Universidad Laica Eloy Alfaro de Manabí, Manta, Ecuador
* [email protected]
In Ecuador, Tapirus pinchaque is considered to be critically endangered. Although the species has been registered in several localities, its geographic distribution remains unclear,
and the effects of climate change and current land uses on this species are largely unknown. We modeled the ecological niche of T. pinchaque using MaxEnt, in order to assess
its potential adaptation to present and future climate change scenarios. We evaluated the
effects of habitat loss due by current land use, the ecosystem availability and importance of
Ecuadorian System of Protected Areas into the models. The model of environmental suitability estimated an extent of occurrence for species of 21,729 km2 in all of Ecuador, mainly
occurring along the corridor of the eastern Ecuadorian Andes. A total of 10 Andean ecosystems encompassed ~98% of the area defined by the model, with herbaceous paramo,
northeastern Andean montane evergreen forest and northeastern Andes upper montane
evergreen forest being the most representative. When considering the effect of habitat loss,
a significant reduction in model area (~17%) occurred, and the effect of climate change represented a net reduction up to 37.86%. However, the synergistic effect of both climate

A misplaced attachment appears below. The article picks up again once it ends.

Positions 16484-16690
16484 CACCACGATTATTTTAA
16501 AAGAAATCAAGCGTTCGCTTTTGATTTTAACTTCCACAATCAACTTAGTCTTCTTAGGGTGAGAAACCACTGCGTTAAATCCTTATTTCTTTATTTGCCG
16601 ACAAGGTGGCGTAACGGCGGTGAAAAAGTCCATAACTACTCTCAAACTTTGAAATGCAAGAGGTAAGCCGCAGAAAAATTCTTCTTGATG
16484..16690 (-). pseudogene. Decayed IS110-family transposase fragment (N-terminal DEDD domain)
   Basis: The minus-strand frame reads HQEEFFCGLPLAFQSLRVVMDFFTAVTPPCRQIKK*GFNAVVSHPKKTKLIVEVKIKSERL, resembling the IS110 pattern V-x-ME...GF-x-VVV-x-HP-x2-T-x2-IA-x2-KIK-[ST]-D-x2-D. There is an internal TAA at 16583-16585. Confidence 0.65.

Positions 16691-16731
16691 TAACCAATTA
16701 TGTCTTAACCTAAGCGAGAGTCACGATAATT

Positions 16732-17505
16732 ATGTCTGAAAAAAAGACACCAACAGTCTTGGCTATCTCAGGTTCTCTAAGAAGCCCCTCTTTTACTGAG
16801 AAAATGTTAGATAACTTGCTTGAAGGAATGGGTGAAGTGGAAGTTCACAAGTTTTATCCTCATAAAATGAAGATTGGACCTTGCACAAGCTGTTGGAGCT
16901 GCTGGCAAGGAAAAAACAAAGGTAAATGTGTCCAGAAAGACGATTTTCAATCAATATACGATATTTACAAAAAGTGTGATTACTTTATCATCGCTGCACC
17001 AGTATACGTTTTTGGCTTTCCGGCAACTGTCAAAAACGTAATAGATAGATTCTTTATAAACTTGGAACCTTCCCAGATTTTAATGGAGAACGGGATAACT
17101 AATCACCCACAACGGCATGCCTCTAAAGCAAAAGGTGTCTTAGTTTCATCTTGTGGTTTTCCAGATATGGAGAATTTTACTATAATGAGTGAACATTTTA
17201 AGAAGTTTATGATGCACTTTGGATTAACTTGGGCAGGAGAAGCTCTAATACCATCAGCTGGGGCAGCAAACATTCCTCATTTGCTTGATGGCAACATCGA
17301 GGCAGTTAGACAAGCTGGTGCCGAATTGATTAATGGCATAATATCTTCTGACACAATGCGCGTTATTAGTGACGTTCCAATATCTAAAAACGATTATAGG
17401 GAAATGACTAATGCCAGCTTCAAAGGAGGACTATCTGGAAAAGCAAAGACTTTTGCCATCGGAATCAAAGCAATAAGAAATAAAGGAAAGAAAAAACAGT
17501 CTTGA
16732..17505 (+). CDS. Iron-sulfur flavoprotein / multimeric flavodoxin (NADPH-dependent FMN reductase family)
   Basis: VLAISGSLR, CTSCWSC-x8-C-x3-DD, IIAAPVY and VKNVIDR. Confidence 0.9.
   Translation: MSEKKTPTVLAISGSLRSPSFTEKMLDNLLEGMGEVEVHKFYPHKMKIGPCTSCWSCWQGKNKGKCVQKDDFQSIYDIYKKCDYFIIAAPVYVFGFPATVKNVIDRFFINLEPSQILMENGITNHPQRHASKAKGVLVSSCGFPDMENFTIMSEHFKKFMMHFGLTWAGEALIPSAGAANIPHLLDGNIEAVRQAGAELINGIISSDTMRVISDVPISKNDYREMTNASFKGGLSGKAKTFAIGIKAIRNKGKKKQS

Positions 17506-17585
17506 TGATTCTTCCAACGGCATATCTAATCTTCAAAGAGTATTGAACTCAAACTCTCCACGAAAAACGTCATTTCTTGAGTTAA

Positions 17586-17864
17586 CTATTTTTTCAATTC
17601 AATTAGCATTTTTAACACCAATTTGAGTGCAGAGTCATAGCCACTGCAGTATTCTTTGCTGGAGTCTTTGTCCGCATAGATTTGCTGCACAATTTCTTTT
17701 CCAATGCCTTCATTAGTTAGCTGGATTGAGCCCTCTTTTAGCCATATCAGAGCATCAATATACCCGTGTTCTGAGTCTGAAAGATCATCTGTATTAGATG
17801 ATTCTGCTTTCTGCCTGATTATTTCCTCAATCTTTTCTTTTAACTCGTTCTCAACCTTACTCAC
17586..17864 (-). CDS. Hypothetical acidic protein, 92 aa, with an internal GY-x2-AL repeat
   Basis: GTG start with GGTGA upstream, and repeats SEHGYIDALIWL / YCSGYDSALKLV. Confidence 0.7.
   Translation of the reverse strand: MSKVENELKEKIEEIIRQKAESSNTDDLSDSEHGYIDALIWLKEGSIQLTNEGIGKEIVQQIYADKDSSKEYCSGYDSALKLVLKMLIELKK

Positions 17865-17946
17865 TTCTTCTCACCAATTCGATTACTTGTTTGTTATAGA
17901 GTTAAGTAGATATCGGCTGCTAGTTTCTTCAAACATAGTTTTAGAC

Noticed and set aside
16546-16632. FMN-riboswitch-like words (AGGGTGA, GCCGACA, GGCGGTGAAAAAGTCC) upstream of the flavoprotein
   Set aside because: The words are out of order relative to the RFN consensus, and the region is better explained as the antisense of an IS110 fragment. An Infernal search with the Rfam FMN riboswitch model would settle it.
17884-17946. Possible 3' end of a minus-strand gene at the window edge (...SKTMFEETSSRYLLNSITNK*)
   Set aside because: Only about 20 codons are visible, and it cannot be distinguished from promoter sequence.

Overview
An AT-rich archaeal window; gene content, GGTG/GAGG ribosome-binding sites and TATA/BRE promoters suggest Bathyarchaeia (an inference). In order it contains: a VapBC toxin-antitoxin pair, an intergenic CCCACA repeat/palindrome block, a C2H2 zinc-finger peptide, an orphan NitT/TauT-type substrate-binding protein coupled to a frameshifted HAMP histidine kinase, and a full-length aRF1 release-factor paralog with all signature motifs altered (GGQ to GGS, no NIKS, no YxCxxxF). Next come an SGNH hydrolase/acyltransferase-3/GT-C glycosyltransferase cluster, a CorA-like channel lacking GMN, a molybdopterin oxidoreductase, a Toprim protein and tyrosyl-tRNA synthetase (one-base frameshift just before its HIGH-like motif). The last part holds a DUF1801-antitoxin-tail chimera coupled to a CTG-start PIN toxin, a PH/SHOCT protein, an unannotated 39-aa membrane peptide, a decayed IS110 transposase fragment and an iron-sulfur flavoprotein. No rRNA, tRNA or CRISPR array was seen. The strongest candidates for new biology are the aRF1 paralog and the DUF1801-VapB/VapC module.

change and habitat loss, given current land use practices, could represent a greater risk in
the short-term, leading to a net reduction of 19.90 to 44.65% in T. pinchaque’s potential distribution. Even under such a scenarios, several Protected Areas harbor a portion (~36 to
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Distribution of the Mountain Tapir in Ecuador
Competing Interests: The authors have declared
that no competing interests exist.
48%) of the potential distribution defined by the models. However, the central and southern
populations are highly threatened by habitat loss and climate change. Based on these results and due to the restricted home range of T. pinchaque, its preference for upland forests
and paramos, and its small estimated population size in the Andes, we suggest to maintaining its current status as Critically Endangered in Ecuador.
The mountain tapir, Tapirus pinchaque [1], is the smallest tapir species [2,3] and is considered
to be evolutionarily distinct from its closer relatives in the Amazonian lowlands [4]. Its distribution is restricted to remnants of cloud forest and paramo habitats in Colombia, Ecuador and